The physical examination findings of dogs with diabetes insipidus are generally normal or unremarkable. The results of routine blood work (a complete blood count and serum biochemistry profile) may or may not be helpful. However, a urinalysis will usually show abnormally dilute, or unconcentrated, urine. In medical lingo, this is referred to as low urine specific gravity, or “isosthenuria”. Culturing a urine sample, conducting a blood test for Cushing’s disease (hyperadrenocorticism) and conducting abdominal ultrasound, may all be helpful to rule in or out a number of causes of nephrogenic diabetes insipidus.
Advanced diagnostic tools and procedures can help differentiate between central or nephrogenic diabetes insipidus on the one hand (CDI or NDI), and psychogenic or idiopathic polydipsia on the other. These may include assessment of the dog’s clearance of creatinine, assessment of something called plasma osmolality and a procedure called nuclear scintigraphy. A modified water deprivation test can be performed, but it must be done extremely carefully, under strict veterinary supervision and only on dogs that are properly hydrated and do not have kidney disease. The water deprivation test requires hourly monitoring that is rigidly adhered to, and should be done in a veterinary hospital. Computed tomography (CT scan) and magnetic resonance imaging (MRI) can be used to identify masses or other physical abnormalities in the pituitary gland and hypothalamus. All of these advanced diagnostic techniques should be discussed in much greater detail with a veterinarian.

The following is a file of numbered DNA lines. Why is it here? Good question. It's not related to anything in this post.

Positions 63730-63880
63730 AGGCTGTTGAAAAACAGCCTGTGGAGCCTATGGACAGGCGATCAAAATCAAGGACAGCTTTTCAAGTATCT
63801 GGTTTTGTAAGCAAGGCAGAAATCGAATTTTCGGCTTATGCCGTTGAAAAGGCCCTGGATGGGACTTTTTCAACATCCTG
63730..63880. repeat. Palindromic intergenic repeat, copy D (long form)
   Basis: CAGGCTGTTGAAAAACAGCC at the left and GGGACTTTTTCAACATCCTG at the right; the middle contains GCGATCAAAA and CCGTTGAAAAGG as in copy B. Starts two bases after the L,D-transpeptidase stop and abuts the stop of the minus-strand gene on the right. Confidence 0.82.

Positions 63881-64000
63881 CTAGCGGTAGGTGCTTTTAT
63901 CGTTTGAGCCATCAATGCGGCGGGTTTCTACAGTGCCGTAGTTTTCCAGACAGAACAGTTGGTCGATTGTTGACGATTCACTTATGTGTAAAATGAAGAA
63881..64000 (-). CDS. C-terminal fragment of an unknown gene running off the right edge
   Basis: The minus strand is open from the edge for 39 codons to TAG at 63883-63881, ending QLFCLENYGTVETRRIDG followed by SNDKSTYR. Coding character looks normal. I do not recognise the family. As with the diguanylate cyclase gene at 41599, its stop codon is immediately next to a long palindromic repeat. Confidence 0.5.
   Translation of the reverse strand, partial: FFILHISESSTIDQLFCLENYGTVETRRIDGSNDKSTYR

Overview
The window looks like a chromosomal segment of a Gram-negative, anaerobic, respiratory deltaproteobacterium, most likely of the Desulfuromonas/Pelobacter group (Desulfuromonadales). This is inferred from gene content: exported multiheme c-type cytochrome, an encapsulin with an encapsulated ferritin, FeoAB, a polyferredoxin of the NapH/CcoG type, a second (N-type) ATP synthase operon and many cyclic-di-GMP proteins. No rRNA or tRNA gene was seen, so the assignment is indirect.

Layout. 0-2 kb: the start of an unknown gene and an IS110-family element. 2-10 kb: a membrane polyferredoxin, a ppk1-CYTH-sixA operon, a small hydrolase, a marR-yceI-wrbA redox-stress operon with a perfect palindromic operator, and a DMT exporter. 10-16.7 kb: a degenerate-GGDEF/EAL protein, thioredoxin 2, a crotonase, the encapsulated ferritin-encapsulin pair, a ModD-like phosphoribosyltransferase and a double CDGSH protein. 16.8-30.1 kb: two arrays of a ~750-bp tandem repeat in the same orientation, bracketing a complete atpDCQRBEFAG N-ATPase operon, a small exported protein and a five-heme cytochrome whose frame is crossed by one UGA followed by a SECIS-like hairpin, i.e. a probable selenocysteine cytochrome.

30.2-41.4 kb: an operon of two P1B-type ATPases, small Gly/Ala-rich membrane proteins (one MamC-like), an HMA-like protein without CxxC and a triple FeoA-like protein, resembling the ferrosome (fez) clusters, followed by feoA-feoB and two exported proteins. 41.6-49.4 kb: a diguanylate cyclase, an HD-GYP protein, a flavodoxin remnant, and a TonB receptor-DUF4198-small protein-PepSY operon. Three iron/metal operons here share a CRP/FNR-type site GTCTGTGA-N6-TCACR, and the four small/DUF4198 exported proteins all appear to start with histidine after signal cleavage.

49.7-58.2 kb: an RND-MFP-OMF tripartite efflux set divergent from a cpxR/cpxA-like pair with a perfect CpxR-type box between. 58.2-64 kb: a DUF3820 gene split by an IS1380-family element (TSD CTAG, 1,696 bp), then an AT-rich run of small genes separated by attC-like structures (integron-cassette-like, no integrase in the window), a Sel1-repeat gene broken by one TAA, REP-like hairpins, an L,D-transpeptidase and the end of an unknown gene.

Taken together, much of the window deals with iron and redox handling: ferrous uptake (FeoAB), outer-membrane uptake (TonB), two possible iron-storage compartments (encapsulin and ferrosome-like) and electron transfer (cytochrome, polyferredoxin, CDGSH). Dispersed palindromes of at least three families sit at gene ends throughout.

Sometimes, administering a synthetic version of antidiuretic hormone (ADH), which is called desmopressin acetate, or DDAVP, in a therapeutic ADH supplementation trial, is a less risky way to differentiate between CDI, NDI and psychogenic polydipsia than is performing a water deprivation test. Dogs with CDI will respond to empirical treatment with DDAVP, while those with NDI or psychogenic polydipsia will not.